2 The first exoplanet: 51 Pegasi b
51 Pegasi b (or 51 Peg b for short) was first discovered in 1995 by astronomers from the Geneva Observatory. For a long time astronomers had expected there to be planets in orbit around other stars, but it was difficult to detect them because planets are very small and faint compared with the stars they orbit around. In our Solar System you can see the planets easily only at night when the Sun is out of sight. The same problem occurs when trying to spot planets around other stars. Separating out the tiny amount of light reflected by the planet is very difficult indeed.
The astronomers at Geneva designed an instrument capable of detecting planets without actually being able to see them at all. By the end of this week you will know exactly how they did that.
It was immediately very clear that 51 Peg b was not going to be like any planet in our own Solar System. 51 Peg b is roughly Jupiter-sized but is much closer to its star than even Mercury is to the Sun, which was completely unexpected. This was the first clue that planetary systems around other stars might be very different from our own.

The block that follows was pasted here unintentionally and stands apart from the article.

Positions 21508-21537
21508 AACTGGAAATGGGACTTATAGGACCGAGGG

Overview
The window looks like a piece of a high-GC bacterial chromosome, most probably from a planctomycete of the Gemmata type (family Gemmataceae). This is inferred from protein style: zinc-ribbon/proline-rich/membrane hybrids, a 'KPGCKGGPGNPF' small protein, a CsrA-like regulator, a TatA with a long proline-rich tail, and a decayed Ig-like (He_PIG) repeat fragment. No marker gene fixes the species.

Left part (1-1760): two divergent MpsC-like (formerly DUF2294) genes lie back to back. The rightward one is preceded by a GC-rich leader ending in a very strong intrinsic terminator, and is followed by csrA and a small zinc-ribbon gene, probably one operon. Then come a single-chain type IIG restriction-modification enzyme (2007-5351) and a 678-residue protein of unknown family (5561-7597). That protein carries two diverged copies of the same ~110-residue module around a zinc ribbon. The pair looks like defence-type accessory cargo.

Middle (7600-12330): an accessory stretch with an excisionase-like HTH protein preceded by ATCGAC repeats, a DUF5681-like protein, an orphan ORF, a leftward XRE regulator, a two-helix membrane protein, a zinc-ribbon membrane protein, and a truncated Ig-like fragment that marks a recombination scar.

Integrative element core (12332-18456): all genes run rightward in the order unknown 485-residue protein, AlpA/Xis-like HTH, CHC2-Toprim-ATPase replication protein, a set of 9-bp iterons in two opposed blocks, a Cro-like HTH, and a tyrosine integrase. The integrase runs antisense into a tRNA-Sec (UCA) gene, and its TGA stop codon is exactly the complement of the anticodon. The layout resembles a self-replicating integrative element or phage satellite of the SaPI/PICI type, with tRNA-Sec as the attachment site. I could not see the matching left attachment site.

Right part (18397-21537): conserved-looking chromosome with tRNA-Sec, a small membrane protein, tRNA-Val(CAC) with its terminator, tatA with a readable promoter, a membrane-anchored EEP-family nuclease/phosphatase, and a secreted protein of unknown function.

Because of its size, it is expected that 51 Peg b is a gas giant but, because it is so close to a star, 51 Peg b must be very different from Jupiter. Estimated temperatures for 51 Peg b are around 1000 °C, which is very hot indeed! 51 Peg b was the first example of a new type of planet, named ‘hot Jupiters’. Hot Jupiters are gas giant planets found in orbits very close to their host star. You will learn more about hot Jupiters over the next few weeks.
Figure 1 is an artist’s impression of what 51 Pegasi b might look like. It’s worth noting that really the only thing we can be sure of about this planet is its minimum mass and orbital properties. There is often a lot of artistic imagination in images like these!